teens addicted to drugs

Teenage addiction is a troubling but very real problem. Across the United States, about a million kids between the ages of 12 and 17have a substance use problem – meaning their drug use has reached a level of dependence, or addiction. Of these, only about 198,000 teens received treatment.

The biggest problem for youth in America today is that treatment is not very easy to get or suggest. Many prefer to pretend the issue isn’t real, while others fear that taking on treatment will ruin their potential future, ruin their parents financially, or ruin their reputation.

The truth is that the alternative – ignoring the issue– is much worse. There is more than one kind of treatment, and while it’s generally agreed that there is no one treatment that works for everyone, treatment is usually necessary for successful and timely recovery.

For parents with teens struggling with addiction, the first and most important step is to convey the importance of getting help, while explaining that getting help is the best way to mitigate the havoc that addiction can wreak on their future. But getting to your teen in the first place can be a great challenge. Here are five tips to help get through to your teen and talk to them about addiction.

Learn How to Communicate

It’s important to know how to communicate with your teen. Teens can be extremely obtuse to begin with – getting them to open up to you about certain problems can be even more difficult. If you don’t have a great relationship to begin with, it’s important to start at the beginning and build a deep sense of trust between you two.

This is where open-ended questions become useful. These are questions that don’t demand a yes or no answer but require a longer discourse. If you want your teen to open up, you want to give them the opportunity to talk at length – and it’s through questions like this that you can get more information about how they feel and what they actually think.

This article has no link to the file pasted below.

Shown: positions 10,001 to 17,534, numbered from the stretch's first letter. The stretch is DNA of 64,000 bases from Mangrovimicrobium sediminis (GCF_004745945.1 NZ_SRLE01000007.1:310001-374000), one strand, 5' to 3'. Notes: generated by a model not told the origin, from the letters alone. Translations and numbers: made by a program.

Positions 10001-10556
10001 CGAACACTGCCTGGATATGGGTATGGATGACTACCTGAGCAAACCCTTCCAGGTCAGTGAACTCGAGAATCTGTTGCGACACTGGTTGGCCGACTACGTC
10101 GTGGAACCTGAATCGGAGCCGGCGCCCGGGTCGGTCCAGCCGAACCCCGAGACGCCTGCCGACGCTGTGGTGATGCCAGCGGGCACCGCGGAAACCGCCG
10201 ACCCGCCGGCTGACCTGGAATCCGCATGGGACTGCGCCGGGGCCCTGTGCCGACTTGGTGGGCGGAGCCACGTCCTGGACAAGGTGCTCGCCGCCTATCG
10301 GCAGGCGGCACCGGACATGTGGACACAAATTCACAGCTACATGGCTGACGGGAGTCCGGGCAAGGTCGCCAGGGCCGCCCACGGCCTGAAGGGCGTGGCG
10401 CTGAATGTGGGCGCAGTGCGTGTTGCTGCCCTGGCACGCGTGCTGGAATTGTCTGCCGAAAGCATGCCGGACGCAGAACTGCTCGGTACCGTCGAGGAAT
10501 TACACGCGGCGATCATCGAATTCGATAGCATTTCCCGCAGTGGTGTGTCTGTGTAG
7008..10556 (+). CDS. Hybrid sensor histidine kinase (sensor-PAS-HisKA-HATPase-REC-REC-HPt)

On top of this, it’s important to shed any judgmental thoughts and be non-judgmental in your approach. Chances are that, if your teen has a problem, they’ve noticed – and part of why they haven’t talked about it or done much to fix it is because of the mass of guilt and shame that addiction brings with it.

Pointing out how what they’ve been doing is bad only serves to further stress the bond between you two: it has no useful purpose. Instead, focus on asking why. Why do they feel the need to use? How did it start? Teens can sense ulterior motive, so don’t ask one question in preparation for a scolding.

If your child feels comfortable talking to you about how, when, and why, then you’re making good progress together.

Encourage What You Want to See

The last thing you want to do is make your teen feel like the behavior they’re working hard on was for nothing. There is an issue with communication between parents and children where they expect something from their children, and then don’t encourage it, instead focusing on how long it took, or the fact that they were so reluctant to do it in the first place, or how it wasn’t that hard/bad.

Instead of being negative (even in an effort to seem encouraging), just encourage your teen. They would do it faster if it wasn’t hard, and any bit of progress at all should be celebrated rather than criticized.

Change is hard, especially for someone struggling with an addiction. Fighting the addiction often means not only tackling the cravings and the temptations but fighting all the feelings that come with them. Aside from guilt, many feel helpless or struggle to stay motivated. They view their actions as failures, especially early on when there are little successes to be celebrated.

Because of this, it’s not uncommon for people in addiction to develop anxieties and fears, or even depression. In their hardest hours, even the smallest criticism will compound and grow within a person, turning into a nagging feeling, an unshakable voice, a heavy load on their shoulder. Addiction is not a condition that can be beaten by wrapping your teen in a bubble– but be sure to understand just how the addiction is affecting them, and if they need help beyond addiction treatment.

Talk About Bad Behavior

It is critical to address bad behavior when it happens and be sure to stress that certain actions simply will not be tolerated by you or the rest of the family. While addiction can make it hard for an individual to truly be in control of themselves, accountability is important as well.

Your teen needs to understand that their drug use is not just something that falls squarely onto them and is within their responsibility, but it affects everyone around them, and by not getting help they are effectively hurting others and putting those around them at risk to their potentially dangerous behavior and unaccountability. Which ties into the next point:

Detail the Consequences

Addiction is a serious issue – but it does not excuse terrible behavior, and without agreed-upon consequences, your support goes from helping your teen onto the right path to enabling their destructive tendencies.